25 years ago, I was a new tester working with localisation testing for Microsoft Office products. For reasons beyond my comprehension, my 1st ever employer in IT industry had won localisation project for four languages and Greek was one of them. The combination of my Greek language hobby and my Computer Science studies turned me into a tester. 

The customer provided us test cases, essentially describing tours of functionalities that we needed to discover. I would have never known how certain functionalities of Access and Excel work without those test cases, and was extremely grateful for the step by step instructions on how to test. 

Well, I was happy with them until I got burned. Microsoft had a testing QA routine where a more senior tester would take exactly the same test cases that I had, not follow the instructions but be inspired by the instructions and tell me how miserably I had failed at testing. The early feedback for new hires did the trick, and I haven't trusted test cases as actual step-by-step instructions since. Frankly, I think we would have been better off if we described those as feature manuals over test cases, I might have gotten the idea that those were just a platform a little sooner. 

In years to come, I have created tons of all kinds of documentation, and I have been grateful for some of it. I have learned that instead of creating separate test case documentation, I can contribute to user manuals and benefit the end users - and still use those as inspiration and reminder of what there is in the system. Documentation can also be a distraction and reading it an effort away from the work that would provide us result, and there is always a balance.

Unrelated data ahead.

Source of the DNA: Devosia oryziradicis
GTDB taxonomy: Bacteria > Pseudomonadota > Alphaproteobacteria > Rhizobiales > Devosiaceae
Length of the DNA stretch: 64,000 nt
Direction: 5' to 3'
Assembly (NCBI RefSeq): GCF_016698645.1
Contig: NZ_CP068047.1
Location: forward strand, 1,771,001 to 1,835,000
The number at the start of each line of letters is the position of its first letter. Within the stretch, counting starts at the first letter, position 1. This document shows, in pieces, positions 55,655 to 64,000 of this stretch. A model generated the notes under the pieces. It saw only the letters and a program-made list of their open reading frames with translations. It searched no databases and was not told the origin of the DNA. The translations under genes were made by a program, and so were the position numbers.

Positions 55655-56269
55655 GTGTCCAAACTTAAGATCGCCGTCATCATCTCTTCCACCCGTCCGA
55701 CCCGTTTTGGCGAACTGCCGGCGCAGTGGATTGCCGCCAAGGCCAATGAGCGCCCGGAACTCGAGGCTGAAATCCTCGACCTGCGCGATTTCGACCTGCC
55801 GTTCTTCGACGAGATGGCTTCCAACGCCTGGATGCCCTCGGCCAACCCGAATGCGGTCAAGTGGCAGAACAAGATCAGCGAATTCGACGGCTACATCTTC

When I started learning more on exploratory testing, I learned that a core group figuring that stuff out had decided to try to make space between test cases (and the steps those entail) by moving to use word charter, which as a word communicates the idea that it exists for a while, can repeat over time but isn't designed to be repeated, as the quest for information may require us to frame the journey in new ways. 

10 years ago, I joined a product development organization, where the manager believed no one would enjoy testing and that test cases existed to keep us doing the work we hate. He pushed very clearly me to write test cases, and I very adamantly refused. He hoped for me to write those and tick at least ten each day to show I was working, and maybe if I couldn't do all the work alone, the developers could occasionally use the same test cases and do some of this work. I made a pact of writing down session notes for a week, tagging test ideas, notes, bugs, question and the sort. I used 80% of my work time on writing and I wrote a lot. With the window to how I thought and the results in the 20% time I had for testing, I got my message through. In the upcoming 2,5 years I would find 2261 bugs I would report that also got fixed, until I learned that pair fixing with developers was a way of not having to have those bugs created in the first place.